Buon natale !

By | 12 December 2014

As a girl I was lucky enough to enjoy Christmas celebrations in Italy, on visits from Australia to spend time with my nonna and aunties. It was such a contrast to my experience of the sun and sand and heat of the Aussie Christmas!  It just seems right to celebrate Christmas with crisp, cold, wintry days, all rugged up and enjoying open fires!  At nonna’s home we decorated the large fir tree on Christmas Eve, all together, and the gifts were discovered later that evening, having been left by ‘Bambin Gesu’– Baby Jesus. Back then Father Christmas, or Babbo Natale, was quite an alien concept. Of course, in the intervening years this has changed, and good old Santa is as ubiquitous in Italy as many other parts of the world.


Babbo natale (http://www.mammaebambini.it/)

Once the tree was decorated, and a fine supper was shared, we all got ready for the Vigilia di Natale – Midnight Mass – a wonderfully festive celebration at the local church. Singing Christmas hymns at full volume was fun as a child, though they were quite different to the English carols we sang back in Melbourne!



A Neapolitan Presepio (photo: Vito Palmi   CC BY-NC-SA 2.0)

A key part of the tradition in Italy is the creation of the presepio , the nativity scene, and Naples provides the best and most numerous public examples each year. But throughout Italy, every church, and many town squares, has magnificent examples. In our part of Italy, Friuli Venezia Giulia, we actually started celebrating on December 6, Festa di San Nicolò, and small gifts were given to children daily, placed in your shoes at the end of your bed.


I can’t recall details of the meals we shared, but some familiar dishes are included here. Traditionally on Christmas Eve a light meal without meat is prepared; on Christmas Day a family feast at lunchtime features many wonderful dishes, and then on the following day, San Stefano,  there is another lunch for more distant relatives or friends.  I do remember the yummy special  Christmas cake, Gubana. The most popular Italian Christmas cake available in the UK is the Panettone, delicious for breakfast or with a glass of prosecco.



La Befana carrying her bag of sweets (http://www.bbsaxarubra.com/befana.htm)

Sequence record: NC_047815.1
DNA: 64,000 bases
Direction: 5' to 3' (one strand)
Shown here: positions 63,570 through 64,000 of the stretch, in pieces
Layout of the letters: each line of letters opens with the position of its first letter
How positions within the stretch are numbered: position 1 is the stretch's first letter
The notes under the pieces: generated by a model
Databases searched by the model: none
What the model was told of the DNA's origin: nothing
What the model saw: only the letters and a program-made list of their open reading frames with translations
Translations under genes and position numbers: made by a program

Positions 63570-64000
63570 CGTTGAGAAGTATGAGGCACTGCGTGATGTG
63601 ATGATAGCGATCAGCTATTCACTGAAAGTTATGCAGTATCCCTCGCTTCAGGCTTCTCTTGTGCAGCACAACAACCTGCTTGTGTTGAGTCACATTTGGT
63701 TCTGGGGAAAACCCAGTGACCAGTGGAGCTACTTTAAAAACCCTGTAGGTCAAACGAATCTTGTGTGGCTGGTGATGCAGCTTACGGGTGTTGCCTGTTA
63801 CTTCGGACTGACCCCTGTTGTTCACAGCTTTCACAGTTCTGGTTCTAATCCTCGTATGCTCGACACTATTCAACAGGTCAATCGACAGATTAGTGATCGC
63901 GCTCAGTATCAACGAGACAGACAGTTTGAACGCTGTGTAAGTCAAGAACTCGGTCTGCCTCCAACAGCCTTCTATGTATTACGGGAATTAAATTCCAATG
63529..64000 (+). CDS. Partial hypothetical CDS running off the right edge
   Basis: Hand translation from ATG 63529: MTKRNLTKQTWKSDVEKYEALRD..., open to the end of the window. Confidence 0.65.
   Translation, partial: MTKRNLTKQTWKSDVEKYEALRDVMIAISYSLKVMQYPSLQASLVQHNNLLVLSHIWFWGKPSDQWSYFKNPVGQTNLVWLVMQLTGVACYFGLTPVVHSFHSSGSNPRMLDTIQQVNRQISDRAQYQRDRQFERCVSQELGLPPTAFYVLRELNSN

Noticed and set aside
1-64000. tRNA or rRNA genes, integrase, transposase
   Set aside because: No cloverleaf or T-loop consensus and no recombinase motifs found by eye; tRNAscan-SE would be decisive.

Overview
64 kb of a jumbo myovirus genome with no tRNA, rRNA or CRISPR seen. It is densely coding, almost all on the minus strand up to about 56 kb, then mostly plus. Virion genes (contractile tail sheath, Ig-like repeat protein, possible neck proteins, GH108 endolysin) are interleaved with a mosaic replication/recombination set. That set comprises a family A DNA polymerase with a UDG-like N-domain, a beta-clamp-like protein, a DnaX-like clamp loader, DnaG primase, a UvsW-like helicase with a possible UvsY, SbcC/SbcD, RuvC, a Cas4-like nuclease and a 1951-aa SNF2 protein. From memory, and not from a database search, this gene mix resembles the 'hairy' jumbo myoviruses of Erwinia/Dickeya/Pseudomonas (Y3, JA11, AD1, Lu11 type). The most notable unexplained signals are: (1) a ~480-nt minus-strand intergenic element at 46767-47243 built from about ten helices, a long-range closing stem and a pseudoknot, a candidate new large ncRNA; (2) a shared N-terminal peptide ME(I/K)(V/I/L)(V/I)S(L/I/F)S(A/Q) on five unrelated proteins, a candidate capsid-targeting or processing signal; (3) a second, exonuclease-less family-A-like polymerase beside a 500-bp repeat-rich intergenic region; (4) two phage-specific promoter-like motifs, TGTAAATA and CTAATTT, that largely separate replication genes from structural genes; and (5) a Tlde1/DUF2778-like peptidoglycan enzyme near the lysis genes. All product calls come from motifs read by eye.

The culmination of the Christmas celebrations is Epiphany, January 6, celebrating the arrival of the Wise Men at Bethlehem. In some Italian families they reserve the gift giving to Epiphany eve, and sweets are brought by La Befana – a good witch on a broomstick.


Around the streets in Rome and other towns, zampognari and pifferai, bagpipers and flute players, usually wearing traditional costumes of sheepskin vests, knee-high breeches, white stockings and long dark cloaks, entertain people at religious shrines and in shopping streets. They originally came from their villages in the Abruzzi mountains.


Modern Zampognari and Pifferai (www.persoonlijkrome.nl)


Perhaps the most interesting aspect of the many and varied customs just in one country is that people celebrate the same joyful occasion using traditions that have evolved over  time. In Italy, the Catholic Church has had great influence over the nature of celebrations, and unlike the law, there are no right or wrong ways to enjoy your festive season.  In  our global village a lot of these traditions are breaking down, sad to say. But the law just goes on and on, and grows and grows!

For our students of Roman Law, you may have come across the Roman festival of Saturnalia,  a week of festivities celebrating the winter solstice. It is said by some that this is the foundation for the extended Christmas celebrations favoured by the Italians, which once lasted from December 8 to January 6. perhaps some of the LawBod’s books in Roman Law (Floor 2, Wing)  will provide the legal framework for Roman festivals?



Corta di Cassazione, the Supreme Court in Rome.    (By Sergio D’Afflitto.    CC-BY-SA-3.0 licence)

After  the joys of natale, or saturnalia, you may need to return to the LawBod to do some research into Italian law. Our collection of Italian law books is extensive, and can be found on Floor 3 at shelf mark Italy; the collection includes legislation from 1959 to 2006, all the relevant and up to date Codes, and many leading journals and some case law as well. The monographs, which start at Italy 510, include some English language texts amongst the extensive and broad Italian collection.


In Italy, Natale (‘Christmas’) is quite a common surname, as you will find if you search for it on our wonderful Italian legal database resource, De Jure . Oxford users need to go to our Weblearn site to retrieve the password to the database.  The extensive collection of caselaw (Gurisprudenza) covers the central and regional courts and tribunals. You can also search legislation (Fonti Normative) for central and regional laws, as well as EU law, and the Official Gazette.  There is a good collection of Italian legal journals (Riviste)in full text, pdf format, and access to video interviews with leading lawyers and academics on issues in the law. Of course, the database is only available in Italian.

To navigate through the numerous free sources of Italian law, there is no better starting point than the Italian Law LibGuide produced at the LawBod . This will provide you with links to quite an extensive collection of free legal resources for cases as well as legislation. And a handy guide to Italian law has been produced by our friends at NYU/Globalex – Guide to Italian Legal research and resources on the Web.  It provides links to free resources.

Not a lot about Natale, but if you are researching Italian Law, many goodies for the festive season.